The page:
With equal emphasis on winning and approachability, Cannondale unveiled its eight-rider international mountain bike team in Finale Ligure, Italy, on Wednesday. The squad is split down the middle, with four riders (Italian Marco Fontana, German Manuel Fumic, American Keegan Swenson, and Kiwi Anton Cooper) focused on World Cup level cross-country racing, while the other quartet (France’s Jereone Clementz, and American’s Ben Cruz, Mark Weir and Jason Moeschler) are setting sights on the burgeoning discipline of enduro racing.
Podium chasing is of course the team’s No. 1 priority. “But we also want to make the sport more approachable, especially on the cross-country side,” implored Cannondale’s Global Director of Product Marketing, Murray Washburn. “Winning is important, but how you do it is more important. It can’t just be all Lycra, and training and racing all the time.”
This baggy short shift, if you will, is taking off like wildfire. And like so many company’s in the cycling industry, Cannondale is getting on board, pushing away from MTB racing’s fractious past, when cross-country and downhill (and the people who participated in each discipline) were separated by a vast ideological divide. Instead, there is a great centering going on in the sport that’s being driven by the huge buzz surrounding enduro racing.
“The bond between the riders on this team is that they are all pure mountain bikers,” said Washburn, who also announced that in addition to chasing World Cup glory, Fontana and Fumic would contest late September’s Trans Provence, a multi-day enduro event in the French Alps.
In the meantime, that dynamic duo, plus youngsters Cooper, 18, and Keegan, 19, will take on the six-race World Cup slate. Fontana, who won bronze at the London Olympics and is the reigning Italian national champion, should be in the mix for the overall elite title. German national champ Fumic wont be far behind. The pair will tune up for the heart of the season with a trip to South Africa for mid-March’s Cape Epic MTB stage race.
“Success is about being consistent and taking care of all the details,” said Fontana. “Our mindset will be to know that we can win any race, and not be worried about anyone else.”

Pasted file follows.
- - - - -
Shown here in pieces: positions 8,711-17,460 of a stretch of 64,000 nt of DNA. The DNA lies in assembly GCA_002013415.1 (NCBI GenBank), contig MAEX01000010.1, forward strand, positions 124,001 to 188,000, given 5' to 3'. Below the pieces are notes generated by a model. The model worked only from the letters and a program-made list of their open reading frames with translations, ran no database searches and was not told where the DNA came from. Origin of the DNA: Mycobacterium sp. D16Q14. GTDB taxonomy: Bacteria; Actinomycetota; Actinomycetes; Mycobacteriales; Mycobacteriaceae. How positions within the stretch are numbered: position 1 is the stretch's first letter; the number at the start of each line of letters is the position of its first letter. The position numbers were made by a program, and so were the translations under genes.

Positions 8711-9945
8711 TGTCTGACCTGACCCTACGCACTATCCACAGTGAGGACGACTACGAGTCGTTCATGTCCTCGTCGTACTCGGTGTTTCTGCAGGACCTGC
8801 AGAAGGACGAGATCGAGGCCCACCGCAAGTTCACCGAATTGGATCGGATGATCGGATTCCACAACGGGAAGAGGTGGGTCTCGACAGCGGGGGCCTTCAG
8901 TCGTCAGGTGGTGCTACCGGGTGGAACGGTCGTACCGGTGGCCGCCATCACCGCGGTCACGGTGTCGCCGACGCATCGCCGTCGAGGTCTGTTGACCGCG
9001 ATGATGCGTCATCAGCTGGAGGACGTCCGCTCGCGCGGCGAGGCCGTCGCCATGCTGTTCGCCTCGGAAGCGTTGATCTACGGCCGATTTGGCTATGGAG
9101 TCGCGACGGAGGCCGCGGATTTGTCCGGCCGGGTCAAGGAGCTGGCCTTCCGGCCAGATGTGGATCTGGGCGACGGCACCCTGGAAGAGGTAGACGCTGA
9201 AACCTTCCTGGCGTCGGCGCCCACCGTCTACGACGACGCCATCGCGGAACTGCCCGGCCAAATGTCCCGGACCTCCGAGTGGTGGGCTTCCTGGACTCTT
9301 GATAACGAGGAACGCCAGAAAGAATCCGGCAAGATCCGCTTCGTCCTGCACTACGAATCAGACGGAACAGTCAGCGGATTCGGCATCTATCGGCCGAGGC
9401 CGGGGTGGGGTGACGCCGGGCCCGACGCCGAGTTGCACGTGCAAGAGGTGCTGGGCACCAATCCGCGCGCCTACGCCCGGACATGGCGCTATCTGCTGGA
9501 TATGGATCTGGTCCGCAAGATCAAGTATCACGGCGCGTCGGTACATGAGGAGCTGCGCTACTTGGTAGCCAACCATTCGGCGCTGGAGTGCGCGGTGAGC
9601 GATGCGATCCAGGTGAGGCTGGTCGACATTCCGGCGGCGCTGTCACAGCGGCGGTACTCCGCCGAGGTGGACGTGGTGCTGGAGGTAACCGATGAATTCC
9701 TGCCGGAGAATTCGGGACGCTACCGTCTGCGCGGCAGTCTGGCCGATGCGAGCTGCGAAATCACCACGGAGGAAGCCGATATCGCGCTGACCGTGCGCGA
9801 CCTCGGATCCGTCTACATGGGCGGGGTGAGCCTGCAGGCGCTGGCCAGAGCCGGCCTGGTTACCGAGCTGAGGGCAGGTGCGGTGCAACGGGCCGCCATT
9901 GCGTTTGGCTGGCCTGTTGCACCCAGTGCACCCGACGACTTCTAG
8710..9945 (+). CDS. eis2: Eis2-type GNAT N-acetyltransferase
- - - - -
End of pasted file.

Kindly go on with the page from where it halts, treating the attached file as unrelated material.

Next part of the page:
Cooper, the reigning world junior XC champ and current New Zealand national title holder, exudes similar confidence, and has aims on the overall World Cup under-23 crown. But he’ll have to beat out Keegan, the reigning U.S. junior national champ. “Being able to work with riders like Marco and Manny is amazing,” said the Park City native.
Meanwhile, the enduro crew will focus their attention on the newly minted Enduro World Series, a seven-race affair that kicks off in Punta Ala, Italy, May 18-19, then hits stops in France, the U.S. and Canada, before concluding back here in Finale in mid-October. Look for Clementz to be at or near the top of every race and the final standings.
“I started as a downhill racer, but after a while just doing two runs on a Sunday became boring for me,” said the ever ebullient Frenchman, who’s considered among enduro’s best in the world. “The main thing I love is riding my bike on nice trails and having fun.”
That objective was certainly met Wednesday. After the fairly standard team introduction song-and-dance, pro riders and about 30 cycling journalists were split into teams of four. Then the entire group (plus a host of Cannondale employees) rolled out of town, climbing away from the Mediterranean Sea and up to the start line of the 24 Hours of Finale race course. From there, a hotly contested relay race commenced, with each pro riding the opening lap solo, and then being shadowed one at a time by their journalist teammates, before riding one final solo lap on the mellow 3km circuit that included stunning vies of the Med.
Top honors went to Team Fumic, who managed to overcome both a rear puncture — and the two-minute advantage the enduro pros were given over their quicker-climbing cross-country counterparts. At the finish, the German barely out-sprinted Clementz, with Fontana (Mtbr’s team leader) slotting a distant third.
Thursday, it’s back on bikes, but this time the format shifts to enduro, where pros and press will take on a modified version of the Finale course that will serve as setting for the first-ever Enduro World Series championship finals this fall.
Here’s a look at some of the sights and scenes from day 1 of the Cannondale mountain bike team launch, and here’s a link to the route.